A Chinese court temporarily banned Micron Technology Inc. chip sales in the world's largest semiconductor market, Taiwanese rival United Microelectronics said.
In a patent ruling in favor of UMC, the Fuzhou Intermediate People's Court of the People's Republic of China issued a preliminary injunction stopping Micron from selling 26 products, including dynamic random access memory and Nand flash memory-related products, UMC said in a statement Tuesday. Micron said it hasn't been served with the injunction.
Last December, Micron filed a civil lawsuit in the state of California, accusing UMC of secret infringement of intellectual property related to its DRAM chips. In January, UMC filed a patent infringement lawsuits against Micron.
Earlier in the day, UMC said the injunction stops Micron from selling certain DRAM and NAND-related items, including solid-state hard drives and memory sticks in China.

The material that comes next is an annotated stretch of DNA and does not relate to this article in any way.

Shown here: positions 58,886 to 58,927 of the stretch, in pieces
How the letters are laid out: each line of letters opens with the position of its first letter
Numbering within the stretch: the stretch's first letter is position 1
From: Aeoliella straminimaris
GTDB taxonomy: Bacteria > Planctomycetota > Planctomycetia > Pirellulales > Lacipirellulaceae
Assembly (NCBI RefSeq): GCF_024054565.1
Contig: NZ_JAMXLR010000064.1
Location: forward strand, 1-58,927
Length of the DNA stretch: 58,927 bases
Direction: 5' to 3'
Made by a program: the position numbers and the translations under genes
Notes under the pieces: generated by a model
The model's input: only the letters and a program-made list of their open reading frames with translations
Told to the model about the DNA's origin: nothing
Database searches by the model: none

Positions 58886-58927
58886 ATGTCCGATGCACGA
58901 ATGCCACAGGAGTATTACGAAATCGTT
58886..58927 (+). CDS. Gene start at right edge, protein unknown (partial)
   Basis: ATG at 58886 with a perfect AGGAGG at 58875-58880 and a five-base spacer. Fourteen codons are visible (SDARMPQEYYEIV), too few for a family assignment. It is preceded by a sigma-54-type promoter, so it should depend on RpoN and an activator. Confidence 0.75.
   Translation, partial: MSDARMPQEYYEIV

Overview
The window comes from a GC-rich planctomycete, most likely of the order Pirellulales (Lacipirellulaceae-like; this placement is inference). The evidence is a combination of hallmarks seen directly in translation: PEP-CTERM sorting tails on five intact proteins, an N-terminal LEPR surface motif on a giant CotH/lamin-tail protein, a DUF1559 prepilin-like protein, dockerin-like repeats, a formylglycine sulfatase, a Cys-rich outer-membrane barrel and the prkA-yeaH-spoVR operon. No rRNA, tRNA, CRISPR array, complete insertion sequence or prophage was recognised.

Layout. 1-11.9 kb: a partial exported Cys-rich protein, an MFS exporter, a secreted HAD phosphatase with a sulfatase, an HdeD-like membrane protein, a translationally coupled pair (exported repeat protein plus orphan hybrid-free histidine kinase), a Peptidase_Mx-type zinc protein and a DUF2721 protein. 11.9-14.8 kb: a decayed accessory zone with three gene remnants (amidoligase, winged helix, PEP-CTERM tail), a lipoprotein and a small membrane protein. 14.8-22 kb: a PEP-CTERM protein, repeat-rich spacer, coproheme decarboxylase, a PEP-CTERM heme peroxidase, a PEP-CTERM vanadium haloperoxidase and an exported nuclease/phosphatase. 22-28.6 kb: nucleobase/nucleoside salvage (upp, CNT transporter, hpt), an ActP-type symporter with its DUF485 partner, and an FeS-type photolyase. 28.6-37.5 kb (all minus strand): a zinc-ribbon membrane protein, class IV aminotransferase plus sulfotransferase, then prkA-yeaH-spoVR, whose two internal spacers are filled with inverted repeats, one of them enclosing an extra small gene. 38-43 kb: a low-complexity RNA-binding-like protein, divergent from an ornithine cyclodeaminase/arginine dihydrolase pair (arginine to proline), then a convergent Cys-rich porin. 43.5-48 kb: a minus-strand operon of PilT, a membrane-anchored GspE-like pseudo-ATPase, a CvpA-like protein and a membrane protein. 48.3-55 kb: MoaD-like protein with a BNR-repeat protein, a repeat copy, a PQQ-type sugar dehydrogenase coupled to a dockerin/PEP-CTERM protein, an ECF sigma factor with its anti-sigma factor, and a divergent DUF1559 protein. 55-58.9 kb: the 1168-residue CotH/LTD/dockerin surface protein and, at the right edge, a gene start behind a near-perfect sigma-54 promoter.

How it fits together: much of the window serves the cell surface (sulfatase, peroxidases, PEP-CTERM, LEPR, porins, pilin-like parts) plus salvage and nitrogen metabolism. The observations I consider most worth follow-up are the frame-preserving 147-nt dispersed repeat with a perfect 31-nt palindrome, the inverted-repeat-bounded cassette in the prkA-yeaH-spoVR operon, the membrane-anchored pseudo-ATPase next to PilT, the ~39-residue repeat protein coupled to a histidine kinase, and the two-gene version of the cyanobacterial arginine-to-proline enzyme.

The Micron ban escalates a trade dispute between China and the U.S. U.S. President Donald Trump has railed against Chinese companies for allegedly stealing U.S. companies' intellectual property
China's Huawei Technologies and ZTE are fighting U.S. government action that threatens to cut them off from U.S. suppliers and potential customers. On Monday, the U.S. moved to block China Mobile Ltd. from entering the U.S. market, citing national security grounds. Meanwhile, Qualcomm is still waiting for permission from Chinese regulators to complete its acquisition of NXP Semiconductors NV.